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Liver Int. 2016 Oct;36(10):1481-9. doi: 10.1111/liv.13132. Epub 2016 May 4.

International comparison of liver transplant programmes: differences in indications, donor and recipient selection and outcome between Italy and UK.

Author information

1
Liver Match Study, Associazione Italiana Studio Fegato (AISF), Rome, Italy.
2
National Health Service Blood and Transplant (NHSBT), Bristol, UK.
3
Liver Match Study, Associazione Italiana Studio Fegato (AISF), Rome, Italy. angelico@med.uniroma2.it.

Abstract

BACKGROUND & AIMS:

Comparing liver transplant (LT) programmes internationally can improve outcomes by stimulating cross-national learning. Yet, comparison of crude outcomes, by using registry data, is limited by missing data, not allowing proper risk-adjustment for donor- and recipient-related factors. The objective of this study was to compare two European LT programmes based on high-quality national longitudinal databases prospectively collected in Italy and UK respectively.

METHODS:

We undertook a multicentre, international cohort study including all adults who underwent a first single organ LT in Italy (N = 1480) and the UK (N = 1003) between June 2007 and May 2009.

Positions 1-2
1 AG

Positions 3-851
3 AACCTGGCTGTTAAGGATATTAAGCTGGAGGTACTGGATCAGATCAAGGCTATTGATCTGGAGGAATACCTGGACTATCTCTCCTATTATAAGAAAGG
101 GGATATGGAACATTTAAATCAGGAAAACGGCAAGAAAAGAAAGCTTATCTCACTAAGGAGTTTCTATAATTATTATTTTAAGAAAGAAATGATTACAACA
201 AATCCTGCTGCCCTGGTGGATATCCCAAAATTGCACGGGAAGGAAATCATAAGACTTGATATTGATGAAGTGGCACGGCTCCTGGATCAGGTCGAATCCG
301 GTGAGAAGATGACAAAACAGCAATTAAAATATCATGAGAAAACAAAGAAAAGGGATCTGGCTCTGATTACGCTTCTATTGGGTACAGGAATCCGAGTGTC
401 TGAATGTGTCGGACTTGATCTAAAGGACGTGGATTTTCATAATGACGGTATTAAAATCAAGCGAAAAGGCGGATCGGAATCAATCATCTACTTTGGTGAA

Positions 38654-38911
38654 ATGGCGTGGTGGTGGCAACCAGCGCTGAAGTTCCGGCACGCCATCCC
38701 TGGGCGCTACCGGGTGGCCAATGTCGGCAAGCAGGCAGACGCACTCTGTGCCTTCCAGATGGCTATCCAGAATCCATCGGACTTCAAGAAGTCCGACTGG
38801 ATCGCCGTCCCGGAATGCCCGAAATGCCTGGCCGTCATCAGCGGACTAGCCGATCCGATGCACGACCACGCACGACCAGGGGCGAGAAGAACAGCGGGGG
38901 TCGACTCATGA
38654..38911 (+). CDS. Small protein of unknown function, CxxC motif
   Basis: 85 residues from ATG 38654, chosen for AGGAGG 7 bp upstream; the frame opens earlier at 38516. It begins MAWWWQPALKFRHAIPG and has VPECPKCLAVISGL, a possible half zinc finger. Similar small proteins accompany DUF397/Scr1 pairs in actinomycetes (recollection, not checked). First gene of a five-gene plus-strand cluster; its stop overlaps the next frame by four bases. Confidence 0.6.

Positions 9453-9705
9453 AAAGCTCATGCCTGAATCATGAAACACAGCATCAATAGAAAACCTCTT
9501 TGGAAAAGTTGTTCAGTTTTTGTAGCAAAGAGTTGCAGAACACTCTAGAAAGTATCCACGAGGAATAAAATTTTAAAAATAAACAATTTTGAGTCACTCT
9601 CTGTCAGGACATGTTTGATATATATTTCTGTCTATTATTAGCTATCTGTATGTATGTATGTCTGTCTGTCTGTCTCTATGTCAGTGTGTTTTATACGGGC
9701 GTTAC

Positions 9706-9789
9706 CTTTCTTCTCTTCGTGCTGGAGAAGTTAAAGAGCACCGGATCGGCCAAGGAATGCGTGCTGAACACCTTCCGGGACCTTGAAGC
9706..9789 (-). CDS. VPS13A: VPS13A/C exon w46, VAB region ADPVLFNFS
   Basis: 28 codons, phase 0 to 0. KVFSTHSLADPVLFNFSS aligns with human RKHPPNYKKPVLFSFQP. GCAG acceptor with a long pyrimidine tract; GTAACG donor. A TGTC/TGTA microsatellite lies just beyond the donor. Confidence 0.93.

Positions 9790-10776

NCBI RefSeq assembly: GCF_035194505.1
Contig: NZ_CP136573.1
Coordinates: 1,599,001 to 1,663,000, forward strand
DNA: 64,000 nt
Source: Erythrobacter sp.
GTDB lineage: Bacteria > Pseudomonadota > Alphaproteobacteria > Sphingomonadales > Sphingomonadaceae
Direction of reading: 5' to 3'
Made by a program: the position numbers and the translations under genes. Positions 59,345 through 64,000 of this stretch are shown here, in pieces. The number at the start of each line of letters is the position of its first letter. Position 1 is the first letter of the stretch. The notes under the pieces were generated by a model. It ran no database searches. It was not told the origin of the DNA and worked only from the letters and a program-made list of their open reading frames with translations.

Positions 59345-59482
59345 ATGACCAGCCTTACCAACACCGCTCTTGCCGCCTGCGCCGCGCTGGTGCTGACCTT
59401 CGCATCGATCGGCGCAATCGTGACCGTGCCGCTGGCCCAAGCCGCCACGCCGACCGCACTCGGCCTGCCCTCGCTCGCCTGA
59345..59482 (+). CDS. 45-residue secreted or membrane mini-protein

RESULTS:

Italian donors were much older compared to the UK ones. Hepatitis C virus infection and hepatocellular carcinoma had higher prevalence in the Italian cohort compared to the UK one (47.5% vs. 23.1%, and 47.2% vs. 17.1% respectively). Centres' volume differed significantly, with five centres out of seven in UK vs. only two out of 20 in Italy performing >60 transplants per year. No national strategies to drive the donor-recipient matching were identified in both countries. After appropriate adjustment, a higher risk of early transplant loss was identified in the Italian cohort, whereas no differences were found in the 3-year survival rates.

CONCLUSIONS:

International comparison of LT programmes provides the opportunity for benchmarking between heterogeneous healthcare systems and should ideally become a vital part of national quality assurance programmes. This requires the implementation of a standardized methodology for data collection to appropriately weigh each country's patient case-mix and donor and recipients risk factors.

KEYWORDS:

international comparison; liver transplantation; survival

PMID:
27028510
DOI:
10.1111/liv.13132
[Indexed for MEDLINE]
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